“The decisions we make today directly affect the status of environmental conservation for generations to come. By exposing students to programs incorporating live birds of prey, we are able to encourage active participation in the natural world with a scientific perspective. It is our obligation to assist these young students in developing an understanding and appreciation for our crucial role as stewards of our cherished natural resources,” says Jim Elliott, Founder and Executive Director of the Avian Conservation Center and Center for Birds of Prey.

About the Avian Conservation Center

Founded in 1991 in response to the crucial need of an avian conservation center in South Carolina, the Center utilizes the unique role of wild birds as unsurpassed indicators of the overall health of our ecosystem to preserve the future of the natural world, upon which we all depend. The Center’s mission is to identify and address vital environmental issues by providing medical care to injured birds of prey and shorebirds, and through educational, research and conservation initiatives. The Center for Birds of Prey is the principle operating division of the Avian Conservation Center and is open to the public every Thursday, Friday and Saturday. For more information, visit www.thecenterforbirdsofprey.org or call 843.971.7474.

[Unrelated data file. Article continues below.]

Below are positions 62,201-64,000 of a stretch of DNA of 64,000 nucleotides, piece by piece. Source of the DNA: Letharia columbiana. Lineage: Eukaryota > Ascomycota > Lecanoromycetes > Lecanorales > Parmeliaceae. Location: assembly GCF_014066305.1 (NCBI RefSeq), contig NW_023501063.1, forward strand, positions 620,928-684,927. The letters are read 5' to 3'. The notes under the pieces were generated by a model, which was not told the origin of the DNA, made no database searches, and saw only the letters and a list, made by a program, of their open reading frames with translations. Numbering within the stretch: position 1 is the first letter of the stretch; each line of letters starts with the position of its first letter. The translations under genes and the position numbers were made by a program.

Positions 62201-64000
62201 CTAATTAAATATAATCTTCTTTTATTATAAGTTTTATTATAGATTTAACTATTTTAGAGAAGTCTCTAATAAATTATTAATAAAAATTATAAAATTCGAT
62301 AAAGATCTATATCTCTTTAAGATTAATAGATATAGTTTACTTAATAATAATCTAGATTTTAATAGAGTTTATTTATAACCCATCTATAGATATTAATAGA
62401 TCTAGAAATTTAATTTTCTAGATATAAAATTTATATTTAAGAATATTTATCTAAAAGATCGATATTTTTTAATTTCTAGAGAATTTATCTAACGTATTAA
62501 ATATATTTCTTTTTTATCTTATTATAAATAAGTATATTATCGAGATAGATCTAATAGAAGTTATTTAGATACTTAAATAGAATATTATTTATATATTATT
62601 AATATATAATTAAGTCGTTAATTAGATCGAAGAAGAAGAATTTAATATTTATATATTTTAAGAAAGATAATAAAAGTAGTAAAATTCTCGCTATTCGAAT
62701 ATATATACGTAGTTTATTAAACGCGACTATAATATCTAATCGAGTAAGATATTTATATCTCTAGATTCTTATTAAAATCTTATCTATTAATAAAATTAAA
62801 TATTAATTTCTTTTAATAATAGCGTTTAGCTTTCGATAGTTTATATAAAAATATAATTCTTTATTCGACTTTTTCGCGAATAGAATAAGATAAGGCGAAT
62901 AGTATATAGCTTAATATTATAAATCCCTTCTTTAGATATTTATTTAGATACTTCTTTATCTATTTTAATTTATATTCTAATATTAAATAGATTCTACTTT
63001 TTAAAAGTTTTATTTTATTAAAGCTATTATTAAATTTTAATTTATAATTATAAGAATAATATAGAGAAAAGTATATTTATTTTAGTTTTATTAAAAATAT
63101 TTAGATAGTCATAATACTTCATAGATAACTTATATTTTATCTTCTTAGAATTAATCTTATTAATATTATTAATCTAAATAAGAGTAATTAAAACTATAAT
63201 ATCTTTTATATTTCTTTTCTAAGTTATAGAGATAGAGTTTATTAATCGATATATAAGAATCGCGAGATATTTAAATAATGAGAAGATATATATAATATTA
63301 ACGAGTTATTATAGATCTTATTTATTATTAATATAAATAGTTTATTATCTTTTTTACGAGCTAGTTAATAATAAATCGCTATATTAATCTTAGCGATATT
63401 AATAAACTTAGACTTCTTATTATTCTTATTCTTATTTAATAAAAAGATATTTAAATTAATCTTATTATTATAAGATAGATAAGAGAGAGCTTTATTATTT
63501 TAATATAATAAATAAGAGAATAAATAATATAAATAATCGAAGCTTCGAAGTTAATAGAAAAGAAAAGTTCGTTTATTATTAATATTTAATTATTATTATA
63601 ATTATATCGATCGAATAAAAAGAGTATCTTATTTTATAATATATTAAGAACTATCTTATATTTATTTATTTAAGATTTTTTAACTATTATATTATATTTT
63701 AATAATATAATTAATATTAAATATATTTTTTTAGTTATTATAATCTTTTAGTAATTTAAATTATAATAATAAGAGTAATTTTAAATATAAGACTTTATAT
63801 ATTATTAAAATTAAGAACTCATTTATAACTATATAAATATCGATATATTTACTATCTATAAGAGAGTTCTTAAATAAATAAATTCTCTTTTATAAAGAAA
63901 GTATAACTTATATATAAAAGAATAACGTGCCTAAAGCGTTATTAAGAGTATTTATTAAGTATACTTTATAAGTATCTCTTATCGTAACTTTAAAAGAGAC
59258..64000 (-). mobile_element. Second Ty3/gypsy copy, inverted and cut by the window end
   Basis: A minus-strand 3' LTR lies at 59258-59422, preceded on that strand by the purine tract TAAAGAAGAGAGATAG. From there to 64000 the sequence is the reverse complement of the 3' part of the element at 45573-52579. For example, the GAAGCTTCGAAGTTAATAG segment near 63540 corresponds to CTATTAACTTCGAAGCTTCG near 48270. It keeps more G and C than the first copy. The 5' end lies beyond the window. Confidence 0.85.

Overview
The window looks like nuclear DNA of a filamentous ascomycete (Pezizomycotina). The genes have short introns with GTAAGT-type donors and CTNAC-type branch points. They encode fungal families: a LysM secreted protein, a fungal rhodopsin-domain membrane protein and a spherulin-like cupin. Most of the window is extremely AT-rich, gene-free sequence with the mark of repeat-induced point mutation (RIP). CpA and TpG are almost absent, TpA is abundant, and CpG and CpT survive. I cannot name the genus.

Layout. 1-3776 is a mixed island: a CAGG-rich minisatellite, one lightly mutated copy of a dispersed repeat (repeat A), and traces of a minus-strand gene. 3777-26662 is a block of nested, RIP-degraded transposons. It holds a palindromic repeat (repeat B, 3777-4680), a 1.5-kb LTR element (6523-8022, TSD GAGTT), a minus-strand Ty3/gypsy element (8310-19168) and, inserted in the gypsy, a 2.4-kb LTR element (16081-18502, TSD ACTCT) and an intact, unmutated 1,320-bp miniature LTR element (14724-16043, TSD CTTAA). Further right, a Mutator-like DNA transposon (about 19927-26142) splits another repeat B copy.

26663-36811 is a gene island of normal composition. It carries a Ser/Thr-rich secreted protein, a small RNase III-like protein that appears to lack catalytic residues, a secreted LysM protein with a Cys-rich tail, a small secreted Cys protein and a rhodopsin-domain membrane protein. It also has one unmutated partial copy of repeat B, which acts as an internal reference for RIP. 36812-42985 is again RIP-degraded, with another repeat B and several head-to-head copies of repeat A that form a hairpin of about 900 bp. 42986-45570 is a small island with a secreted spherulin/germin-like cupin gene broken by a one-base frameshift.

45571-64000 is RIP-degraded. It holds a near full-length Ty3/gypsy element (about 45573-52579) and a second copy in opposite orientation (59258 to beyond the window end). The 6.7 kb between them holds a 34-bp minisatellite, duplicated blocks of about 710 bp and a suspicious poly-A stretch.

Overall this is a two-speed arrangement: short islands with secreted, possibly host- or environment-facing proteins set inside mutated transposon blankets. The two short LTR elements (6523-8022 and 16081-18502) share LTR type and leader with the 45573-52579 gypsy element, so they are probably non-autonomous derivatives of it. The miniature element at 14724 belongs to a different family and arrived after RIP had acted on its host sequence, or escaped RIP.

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Contact: Kara Bale
843.606.3400
kara.bale@avianconservationcenter.org

Audubon South Carolina Brings Awareness through Cartoons

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Overview